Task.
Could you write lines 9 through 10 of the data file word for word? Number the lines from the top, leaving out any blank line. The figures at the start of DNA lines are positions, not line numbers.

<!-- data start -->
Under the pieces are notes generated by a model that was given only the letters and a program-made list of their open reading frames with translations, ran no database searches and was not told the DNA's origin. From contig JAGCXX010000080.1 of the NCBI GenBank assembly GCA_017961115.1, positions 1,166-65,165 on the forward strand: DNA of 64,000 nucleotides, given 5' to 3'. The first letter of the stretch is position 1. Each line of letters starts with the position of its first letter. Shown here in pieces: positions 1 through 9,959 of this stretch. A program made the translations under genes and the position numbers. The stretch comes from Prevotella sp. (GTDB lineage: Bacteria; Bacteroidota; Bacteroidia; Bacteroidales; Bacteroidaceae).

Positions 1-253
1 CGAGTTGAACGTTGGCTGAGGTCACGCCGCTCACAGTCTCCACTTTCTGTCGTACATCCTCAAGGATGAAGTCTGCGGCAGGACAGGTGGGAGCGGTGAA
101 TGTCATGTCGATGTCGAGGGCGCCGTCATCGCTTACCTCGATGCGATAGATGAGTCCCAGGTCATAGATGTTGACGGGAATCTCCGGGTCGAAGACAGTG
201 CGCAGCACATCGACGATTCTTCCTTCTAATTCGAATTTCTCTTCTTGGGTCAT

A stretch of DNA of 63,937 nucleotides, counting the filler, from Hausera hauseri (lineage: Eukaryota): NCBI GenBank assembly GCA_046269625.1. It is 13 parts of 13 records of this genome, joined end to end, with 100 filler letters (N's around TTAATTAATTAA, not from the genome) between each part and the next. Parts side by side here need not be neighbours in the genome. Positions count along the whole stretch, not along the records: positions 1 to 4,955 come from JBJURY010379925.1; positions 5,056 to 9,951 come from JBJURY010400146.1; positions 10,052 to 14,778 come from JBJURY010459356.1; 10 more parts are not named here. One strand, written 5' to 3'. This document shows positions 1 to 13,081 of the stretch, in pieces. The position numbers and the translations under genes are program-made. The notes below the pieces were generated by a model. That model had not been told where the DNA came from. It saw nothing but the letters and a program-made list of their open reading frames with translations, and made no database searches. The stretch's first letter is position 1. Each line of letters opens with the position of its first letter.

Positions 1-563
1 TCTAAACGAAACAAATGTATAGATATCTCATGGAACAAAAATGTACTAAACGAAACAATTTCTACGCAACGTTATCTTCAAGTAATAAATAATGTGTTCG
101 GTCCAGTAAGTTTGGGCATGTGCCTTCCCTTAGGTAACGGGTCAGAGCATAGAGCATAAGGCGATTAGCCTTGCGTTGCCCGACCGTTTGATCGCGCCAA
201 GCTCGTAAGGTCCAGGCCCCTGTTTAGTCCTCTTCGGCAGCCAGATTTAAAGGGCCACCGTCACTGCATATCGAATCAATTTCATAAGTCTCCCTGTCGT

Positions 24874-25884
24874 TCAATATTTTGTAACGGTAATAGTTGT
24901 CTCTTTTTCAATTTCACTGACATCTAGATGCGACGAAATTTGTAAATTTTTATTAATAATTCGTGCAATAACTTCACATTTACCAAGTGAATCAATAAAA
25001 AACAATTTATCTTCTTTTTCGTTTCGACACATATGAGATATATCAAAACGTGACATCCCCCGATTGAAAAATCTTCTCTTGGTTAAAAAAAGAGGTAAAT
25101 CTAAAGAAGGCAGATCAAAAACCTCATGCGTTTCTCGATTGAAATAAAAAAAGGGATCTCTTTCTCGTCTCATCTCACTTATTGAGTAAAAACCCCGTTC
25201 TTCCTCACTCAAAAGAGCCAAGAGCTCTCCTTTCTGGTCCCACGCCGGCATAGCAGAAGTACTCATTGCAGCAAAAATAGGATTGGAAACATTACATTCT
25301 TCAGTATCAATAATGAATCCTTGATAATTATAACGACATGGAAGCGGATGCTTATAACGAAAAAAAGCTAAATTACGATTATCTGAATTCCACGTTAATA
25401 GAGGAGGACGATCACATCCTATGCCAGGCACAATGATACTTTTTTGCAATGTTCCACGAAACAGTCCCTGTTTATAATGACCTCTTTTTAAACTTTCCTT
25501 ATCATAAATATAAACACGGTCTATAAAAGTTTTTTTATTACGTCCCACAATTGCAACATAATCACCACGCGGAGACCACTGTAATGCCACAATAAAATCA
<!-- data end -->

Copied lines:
101 GTCCAGTAAGTTTGGGCATGTGCCTTCCCTTAGGTAACGGGTCAGAGCATAGAGCATAAGGCGATTAGCCTTGCGTTGCCCGACCGTTTGATCGCGCCAA
201 GCTCGTAAGGTCCAGGCCCCTGTTTAGTCCTCTTCGGCAGCCAGATTTAAAGGGCCACCGTCACTGCATATCGAATCAATTTCATAAGTCTCCCTGTCGT